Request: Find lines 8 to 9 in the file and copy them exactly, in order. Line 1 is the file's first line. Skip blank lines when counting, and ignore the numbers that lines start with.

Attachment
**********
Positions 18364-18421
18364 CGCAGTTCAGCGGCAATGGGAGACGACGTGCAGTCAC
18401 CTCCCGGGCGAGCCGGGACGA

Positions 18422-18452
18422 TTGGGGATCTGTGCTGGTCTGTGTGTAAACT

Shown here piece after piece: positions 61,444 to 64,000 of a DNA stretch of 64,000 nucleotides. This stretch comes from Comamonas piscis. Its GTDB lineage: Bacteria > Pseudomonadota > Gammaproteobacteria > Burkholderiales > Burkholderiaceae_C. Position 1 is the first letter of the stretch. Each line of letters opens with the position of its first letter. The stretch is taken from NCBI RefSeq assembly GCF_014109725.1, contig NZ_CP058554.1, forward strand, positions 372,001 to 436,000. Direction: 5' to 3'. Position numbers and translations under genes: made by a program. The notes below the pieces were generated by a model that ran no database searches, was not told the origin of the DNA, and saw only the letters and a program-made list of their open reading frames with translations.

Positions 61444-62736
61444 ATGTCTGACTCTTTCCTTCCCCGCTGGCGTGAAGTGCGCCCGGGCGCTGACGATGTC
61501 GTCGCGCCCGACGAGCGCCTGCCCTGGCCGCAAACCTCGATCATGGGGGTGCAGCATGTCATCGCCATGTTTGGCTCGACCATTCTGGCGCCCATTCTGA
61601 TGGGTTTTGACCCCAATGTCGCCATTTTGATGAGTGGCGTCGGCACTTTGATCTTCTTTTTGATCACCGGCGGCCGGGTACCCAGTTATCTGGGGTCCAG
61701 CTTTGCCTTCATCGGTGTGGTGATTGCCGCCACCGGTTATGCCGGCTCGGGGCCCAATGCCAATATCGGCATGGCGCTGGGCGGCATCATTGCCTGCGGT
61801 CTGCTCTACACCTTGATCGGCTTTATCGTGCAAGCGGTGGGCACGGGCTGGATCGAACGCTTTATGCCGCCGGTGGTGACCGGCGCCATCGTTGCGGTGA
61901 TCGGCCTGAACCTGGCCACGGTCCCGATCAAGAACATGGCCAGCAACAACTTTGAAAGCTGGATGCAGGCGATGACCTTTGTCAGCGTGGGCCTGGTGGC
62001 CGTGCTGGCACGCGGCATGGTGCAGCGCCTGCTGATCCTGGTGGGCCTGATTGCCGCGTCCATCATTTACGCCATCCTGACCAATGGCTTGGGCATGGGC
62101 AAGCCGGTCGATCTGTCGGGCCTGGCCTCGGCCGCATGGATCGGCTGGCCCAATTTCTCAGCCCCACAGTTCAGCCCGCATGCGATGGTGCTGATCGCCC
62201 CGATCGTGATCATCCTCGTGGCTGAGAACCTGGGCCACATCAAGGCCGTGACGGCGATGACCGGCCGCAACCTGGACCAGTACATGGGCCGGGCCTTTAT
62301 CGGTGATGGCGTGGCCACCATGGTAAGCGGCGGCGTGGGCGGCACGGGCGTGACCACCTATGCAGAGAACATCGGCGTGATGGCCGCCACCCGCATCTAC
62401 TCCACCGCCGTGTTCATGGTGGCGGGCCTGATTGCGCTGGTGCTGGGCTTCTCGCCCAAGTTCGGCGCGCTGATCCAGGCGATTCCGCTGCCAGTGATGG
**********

61444 ATGTCTGACTCTTTCCTTCCCCGCTGGCGTGAAGTGCGCCCGGGCGCTGACGATGTC
61501 GTCGCGCCCGACGAGCGCCTGCCCTGGCCGCAAACCTCGATCATGGGGGTGCAGCATGTCATCGCCATGTTTGGCTCGACCATTCTGGCGCCCATTCTGA